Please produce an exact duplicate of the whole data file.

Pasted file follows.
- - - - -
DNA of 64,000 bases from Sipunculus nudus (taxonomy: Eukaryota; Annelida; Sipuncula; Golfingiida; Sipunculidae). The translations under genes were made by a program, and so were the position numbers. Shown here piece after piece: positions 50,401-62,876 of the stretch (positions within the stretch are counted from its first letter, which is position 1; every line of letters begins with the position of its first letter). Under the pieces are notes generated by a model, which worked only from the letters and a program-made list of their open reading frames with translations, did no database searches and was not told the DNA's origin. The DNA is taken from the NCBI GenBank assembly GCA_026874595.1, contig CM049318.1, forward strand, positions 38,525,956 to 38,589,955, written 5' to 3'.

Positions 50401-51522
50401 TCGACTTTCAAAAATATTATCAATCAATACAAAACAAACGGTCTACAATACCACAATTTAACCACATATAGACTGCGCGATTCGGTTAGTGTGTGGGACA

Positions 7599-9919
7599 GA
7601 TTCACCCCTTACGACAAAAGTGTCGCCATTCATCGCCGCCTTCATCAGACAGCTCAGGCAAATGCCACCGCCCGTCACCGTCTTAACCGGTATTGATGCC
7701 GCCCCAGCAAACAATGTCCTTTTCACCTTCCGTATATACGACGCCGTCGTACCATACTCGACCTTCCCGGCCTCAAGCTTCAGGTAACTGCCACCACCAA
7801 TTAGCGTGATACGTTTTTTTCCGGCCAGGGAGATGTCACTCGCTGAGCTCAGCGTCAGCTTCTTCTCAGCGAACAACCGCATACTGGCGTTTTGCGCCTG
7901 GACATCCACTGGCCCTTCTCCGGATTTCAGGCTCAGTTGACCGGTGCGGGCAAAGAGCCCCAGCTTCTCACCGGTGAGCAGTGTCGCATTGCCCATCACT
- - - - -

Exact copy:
DNA of 64,000 bases from Sipunculus nudus (taxonomy: Eukaryota; Annelida; Sipuncula; Golfingiida; Sipunculidae). The translations under genes were made by a program, and so were the position numbers. Shown here piece after piece: positions 50,401-62,876 of the stretch (positions within the stretch are counted from its first letter, which is position 1; every line of letters begins with the position of its first letter). Under the pieces are notes generated by a model, which worked only from the letters and a program-made list of their open reading frames with translations, did no database searches and was not told the DNA's origin. The DNA is taken from the NCBI GenBank assembly GCA_026874595.1, contig CM049318.1, forward strand, positions 38,525,956 to 38,589,955, written 5' to 3'.

Positions 50401-51522
50401 TCGACTTTCAAAAATATTATCAATCAATACAAAACAAACGGTCTACAATACCACAATTTAACCACATATAGACTGCGCGATTCGGTTAGTGTGTGGGACA

Positions 7599-9919
7599 GA
7601 TTCACCCCTTACGACAAAAGTGTCGCCATTCATCGCCGCCTTCATCAGACAGCTCAGGCAAATGCCACCGCCCGTCACCGTCTTAACCGGTATTGATGCC
7701 GCCCCAGCAAACAATGTCCTTTTCACCTTCCGTATATACGACGCCGTCGTACCATACTCGACCTTCCCGGCCTCAAGCTTCAGGTAACTGCCACCACCAA
7801 TTAGCGTGATACGTTTTTTTCCGGCCAGGGAGATGTCACTCGCTGAGCTCAGCGTCAGCTTCTTCTCAGCGAACAACCGCATACTGGCGTTTTGCGCCTG
7901 GACATCCACTGGCCCTTCTCCGGATTTCAGGCTCAGTTGACCGGTGCGGGCAAAGAGCCCCAGCTTCTCACCGGTGAGCAGTGTCGCATTGCCCATCACT